According to Fortune magazine, Toronto is the world’s most comfortable city to reside in, due to its being clean, safe and inexpensive. This is right, indeed. If I were to add one more word, the friendliness of its people would be appropriate.
Nearly three months have passed since I arrived in Canada, given the privilege of a one-year sabbatical. During that time I have fully appreciated the above advantages. The city is clean and spacious everywhere. Beautiful parks can be spotted around the city. Queen’s Park, only a five-minute walk from our apartment, is my children’s favorite playground and my cherished way to university, with brown and silver squirrels running on the grass, climbing trees or digging holes in the ground to hide nuts.
However, it is cold in winter, and I hate being cold. I definitely prefer summer. I am writing this piece almost at the end of November, using an iMac in the Computer Lab (so many iMacs are available!), and it is cold indeed. I already saw snow in the beginning of October. I could not believe my eyes. The temperature yesterday (November 27th), for example, ranged from minus 14 up to just minus 5 degrees Celsius. Canada uses the metric system (km-Celsius) instead of the imperial system (mile-Fahrenheit), which is also friendly to me. I cannot walk the streets without a warm coat, gloves and a hood covering my whole body except for my eyes. It is warm or rather hot inside the buildings, though. This is good news to me. Underground paths are well organized, connecting one building to others, so I do not have to walk outside so much. However, Canadian friends scare me by saying that this is just the beginning of severe winter and in February it is twice or three times colder than this, which I cannot even imagine.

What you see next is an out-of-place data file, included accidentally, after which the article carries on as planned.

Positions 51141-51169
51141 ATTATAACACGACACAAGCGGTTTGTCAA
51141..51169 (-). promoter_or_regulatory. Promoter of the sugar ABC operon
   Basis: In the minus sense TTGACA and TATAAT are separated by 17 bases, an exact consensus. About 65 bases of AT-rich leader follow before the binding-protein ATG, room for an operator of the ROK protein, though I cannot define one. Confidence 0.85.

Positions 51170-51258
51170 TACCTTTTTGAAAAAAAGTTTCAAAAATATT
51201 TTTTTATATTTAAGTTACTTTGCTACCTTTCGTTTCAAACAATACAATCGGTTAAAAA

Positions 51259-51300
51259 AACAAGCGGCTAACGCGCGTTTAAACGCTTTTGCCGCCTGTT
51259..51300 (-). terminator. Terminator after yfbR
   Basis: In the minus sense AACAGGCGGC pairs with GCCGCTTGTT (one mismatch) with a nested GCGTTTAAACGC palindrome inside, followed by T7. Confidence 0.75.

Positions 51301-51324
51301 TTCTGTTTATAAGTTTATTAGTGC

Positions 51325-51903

Turning to friendliness, people are generous, frank and open to everybody. This might be just my impression, but I have observed this benefit everywhere in the subway, university classrooms and shopping malls. (AS an extreme example, there are beggars in the streets, and not a few people give them money or stop to talk with them.) Though I admit my experience in America is limited, Canadian people seem even friendlier than Americans.
There may be of several reasons for this, but if I mention only two, the first one goes to this vast land with few people. I strongly believe in the influence of environment on people’s minds. This sounds simple, but it is true from school classrooms throughout society; the school discipline problem in Japan would be drastically reduced if class size were reduced to fewer than 30 students per class.
Toronto is the biggest city in Canada, having a population of more than 2 million. It is spread out over a large area, and has no mountains. Yonge (pronounced ‘young’) Street, which runs north-south in the city center, is said to be the longest street in the world because there is nothing to block it. Resort areas are handy. On some weekends in September, renting a car, we went north to see colored leaves at Algonquin National Park, which encompasses untouched nature. Driving for one hour, we saw beautiful farms where horses and cows were peacefully eating grass, and in two hours, we saw beautiful woods with colored leaves, lakes and towns spotting the countryside. In three hours, we saw no more houses: just nature. From a Japanese perspective, this is, say, asking for the moon. This spaciousness is advantageous for Canadians, and also common to Americans.
Then, what is the second source shaping the friendliness of Canadians? What makes people in Canada talk to each other so frankly regardless of background? When riding streetcars or buses, it is interesting to find a mingling of various colors of skin. People talk freely in a cacophony of languages: Cantonese, Vietnamese, Greek, Italian, German, Spanish and English. Yes, so many various kinds of people are living in Toronto. However, this alone is no explanation. After all, America has a similar situation: it is the ‘melting pot’ of races. The explanation of Canadian friendliness lies rather in Canadian bilingualism.